This is one of the finest non-verbal films I’ve come across so even better that it is also connected with Buddhism, being taken at a remote Zen temple in the Japanese Alps.
This is a wonderful rendition of the third Great Compassion Mantra as found in the Chinese tradition with some beautiful images uploaded with the victims of the Japanese Tsunami in mind.
The Emperor requests Xuanzang to write his Records of the Western World and he gains partonage to start his translation work. He translates some of the most voluminous of the Mahayana works, but eventually his health deteriorates and he passes away.
These two episodes cover the last years of Xuanzang’s sojourn in Nalanda, his great debates, and eventually his departure, and return across the Silk Road to the China of the Tang Dynasty.
Xuanzang travels down through India and eventually reaches Nalanda, where he is to stay for 10 years in all. Much information about the foundation of Buddhism, its propogatation under King Asoka, and the glories of Nalanda.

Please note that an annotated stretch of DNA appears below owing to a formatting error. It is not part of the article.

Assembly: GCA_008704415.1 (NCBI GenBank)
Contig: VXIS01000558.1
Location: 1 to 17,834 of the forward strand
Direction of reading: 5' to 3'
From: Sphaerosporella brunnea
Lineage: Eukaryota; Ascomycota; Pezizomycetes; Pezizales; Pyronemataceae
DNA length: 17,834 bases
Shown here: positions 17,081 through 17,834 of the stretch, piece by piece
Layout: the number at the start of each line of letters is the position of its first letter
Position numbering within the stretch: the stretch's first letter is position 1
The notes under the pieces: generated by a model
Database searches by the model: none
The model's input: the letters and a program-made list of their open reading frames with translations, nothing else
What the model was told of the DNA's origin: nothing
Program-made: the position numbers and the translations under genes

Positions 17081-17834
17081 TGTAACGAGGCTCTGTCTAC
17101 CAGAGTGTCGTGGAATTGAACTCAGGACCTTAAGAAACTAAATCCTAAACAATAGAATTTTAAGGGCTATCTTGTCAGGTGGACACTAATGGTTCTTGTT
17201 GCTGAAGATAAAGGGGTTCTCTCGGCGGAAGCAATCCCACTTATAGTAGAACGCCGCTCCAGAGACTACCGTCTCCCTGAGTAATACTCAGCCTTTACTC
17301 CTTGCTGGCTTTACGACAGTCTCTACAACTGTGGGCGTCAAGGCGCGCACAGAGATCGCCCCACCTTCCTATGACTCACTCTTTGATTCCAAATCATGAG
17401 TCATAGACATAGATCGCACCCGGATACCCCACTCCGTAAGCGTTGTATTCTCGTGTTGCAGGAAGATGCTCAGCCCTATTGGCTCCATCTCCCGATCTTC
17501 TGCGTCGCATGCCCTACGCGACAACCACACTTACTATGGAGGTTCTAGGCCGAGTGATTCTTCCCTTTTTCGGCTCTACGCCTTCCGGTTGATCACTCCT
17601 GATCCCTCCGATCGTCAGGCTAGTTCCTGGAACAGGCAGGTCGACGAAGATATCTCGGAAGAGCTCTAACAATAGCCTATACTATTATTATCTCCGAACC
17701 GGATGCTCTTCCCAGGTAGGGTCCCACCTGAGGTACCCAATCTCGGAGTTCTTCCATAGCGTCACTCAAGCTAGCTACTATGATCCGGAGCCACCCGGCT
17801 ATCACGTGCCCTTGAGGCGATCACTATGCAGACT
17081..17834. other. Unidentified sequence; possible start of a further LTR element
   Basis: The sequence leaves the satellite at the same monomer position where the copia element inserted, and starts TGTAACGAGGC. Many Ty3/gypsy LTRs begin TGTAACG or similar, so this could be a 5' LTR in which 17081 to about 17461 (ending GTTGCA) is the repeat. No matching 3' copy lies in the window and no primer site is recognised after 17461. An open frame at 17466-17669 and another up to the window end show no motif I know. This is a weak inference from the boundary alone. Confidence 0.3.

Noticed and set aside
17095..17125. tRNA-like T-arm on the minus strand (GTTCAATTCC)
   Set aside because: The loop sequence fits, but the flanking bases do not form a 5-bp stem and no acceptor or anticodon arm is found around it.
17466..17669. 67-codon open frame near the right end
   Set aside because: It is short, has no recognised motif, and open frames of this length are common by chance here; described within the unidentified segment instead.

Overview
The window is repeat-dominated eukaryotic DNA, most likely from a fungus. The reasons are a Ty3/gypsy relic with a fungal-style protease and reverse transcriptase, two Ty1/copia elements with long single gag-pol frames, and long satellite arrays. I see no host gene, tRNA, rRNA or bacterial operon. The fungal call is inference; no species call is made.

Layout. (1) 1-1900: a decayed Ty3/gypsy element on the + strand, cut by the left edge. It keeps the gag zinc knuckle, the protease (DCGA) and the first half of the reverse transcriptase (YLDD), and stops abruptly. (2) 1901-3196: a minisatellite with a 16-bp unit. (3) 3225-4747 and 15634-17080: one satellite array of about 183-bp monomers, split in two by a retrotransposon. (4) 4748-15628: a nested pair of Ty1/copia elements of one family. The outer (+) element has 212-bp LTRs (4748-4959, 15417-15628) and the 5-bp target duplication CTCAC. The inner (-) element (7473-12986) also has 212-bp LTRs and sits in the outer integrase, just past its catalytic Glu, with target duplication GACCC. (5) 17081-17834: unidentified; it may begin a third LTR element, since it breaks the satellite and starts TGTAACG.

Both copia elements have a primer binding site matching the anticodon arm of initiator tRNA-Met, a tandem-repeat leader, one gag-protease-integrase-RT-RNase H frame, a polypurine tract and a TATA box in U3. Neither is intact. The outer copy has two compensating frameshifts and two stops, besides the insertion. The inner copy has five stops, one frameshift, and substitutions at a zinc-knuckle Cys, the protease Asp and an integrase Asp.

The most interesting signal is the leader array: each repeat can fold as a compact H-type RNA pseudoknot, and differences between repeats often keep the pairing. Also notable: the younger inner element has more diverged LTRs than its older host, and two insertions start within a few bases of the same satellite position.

In these episodes Xuanzang crosses Central Asia and makes his way down through what is now Afghanistan and eventually on into Kashmir, where he spent the next two years studying.
In these episodes Xuanzang reaches Gaochang, where he is welcomed by the King. He crosses the dangerous Yanqi and spends a few months in Kuch, before crossing over the Pamir and emerging into Central Asia, with only half his original party left.
These episodes narrate the birth of Xuanzang and his childhood, his ordination, search for the true Dharma, and his meeting with the Indian monk Prabhakaramitra, and the beginning of his journey to India.
The Journey of Xuanzang is a lavishly illustrated 12-part biography of the great Chinese traveler and translator Xuanzang, based on Records of the Western World and A Biography of the Tripitaka Master.